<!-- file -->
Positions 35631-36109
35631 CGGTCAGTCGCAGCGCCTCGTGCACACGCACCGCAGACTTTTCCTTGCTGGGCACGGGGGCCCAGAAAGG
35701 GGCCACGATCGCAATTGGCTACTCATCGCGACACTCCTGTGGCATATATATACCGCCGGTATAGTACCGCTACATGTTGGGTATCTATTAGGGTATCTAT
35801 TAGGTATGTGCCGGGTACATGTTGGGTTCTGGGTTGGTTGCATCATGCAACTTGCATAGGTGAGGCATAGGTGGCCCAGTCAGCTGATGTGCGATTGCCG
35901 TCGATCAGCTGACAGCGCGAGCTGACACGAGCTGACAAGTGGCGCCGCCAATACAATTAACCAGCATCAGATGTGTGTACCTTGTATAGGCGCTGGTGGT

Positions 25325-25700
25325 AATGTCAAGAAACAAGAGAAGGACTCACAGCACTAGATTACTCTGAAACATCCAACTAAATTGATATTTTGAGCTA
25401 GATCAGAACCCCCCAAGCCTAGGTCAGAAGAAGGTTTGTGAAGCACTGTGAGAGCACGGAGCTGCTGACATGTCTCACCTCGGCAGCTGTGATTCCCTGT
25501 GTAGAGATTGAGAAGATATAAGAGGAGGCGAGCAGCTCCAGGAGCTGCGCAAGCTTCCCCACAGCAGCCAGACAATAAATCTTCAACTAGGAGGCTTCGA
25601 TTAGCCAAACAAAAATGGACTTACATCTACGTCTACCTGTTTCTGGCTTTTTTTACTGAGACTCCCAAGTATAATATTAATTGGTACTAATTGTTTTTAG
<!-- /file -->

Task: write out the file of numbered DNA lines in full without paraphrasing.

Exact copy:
Positions 35631-36109
35631 CGGTCAGTCGCAGCGCCTCGTGCACACGCACCGCAGACTTTTCCTTGCTGGGCACGGGGGCCCAGAAAGG
35701 GGCCACGATCGCAATTGGCTACTCATCGCGACACTCCTGTGGCATATATATACCGCCGGTATAGTACCGCTACATGTTGGGTATCTATTAGGGTATCTAT
35801 TAGGTATGTGCCGGGTACATGTTGGGTTCTGGGTTGGTTGCATCATGCAACTTGCATAGGTGAGGCATAGGTGGCCCAGTCAGCTGATGTGCGATTGCCG
35901 TCGATCAGCTGACAGCGCGAGCTGACACGAGCTGACAAGTGGCGCCGCCAATACAATTAACCAGCATCAGATGTGTGTACCTTGTATAGGCGCTGGTGGT

Positions 25325-25700
25325 AATGTCAAGAAACAAGAGAAGGACTCACAGCACTAGATTACTCTGAAACATCCAACTAAATTGATATTTTGAGCTA
25401 GATCAGAACCCCCCAAGCCTAGGTCAGAAGAAGGTTTGTGAAGCACTGTGAGAGCACGGAGCTGCTGACATGTCTCACCTCGGCAGCTGTGATTCCCTGT
25501 GTAGAGATTGAGAAGATATAAGAGGAGGCGAGCAGCTCCAGGAGCTGCGCAAGCTTCCCCACAGCAGCCAGACAATAAATCTTCAACTAGGAGGCTTCGA
25601 TTAGCCAAACAAAAATGGACTTACATCTACGTCTACCTGTTTCTGGCTTTTTTTACTGAGACTCCCAAGTATAATATTAATTGGTACTAATTGTTTTTAG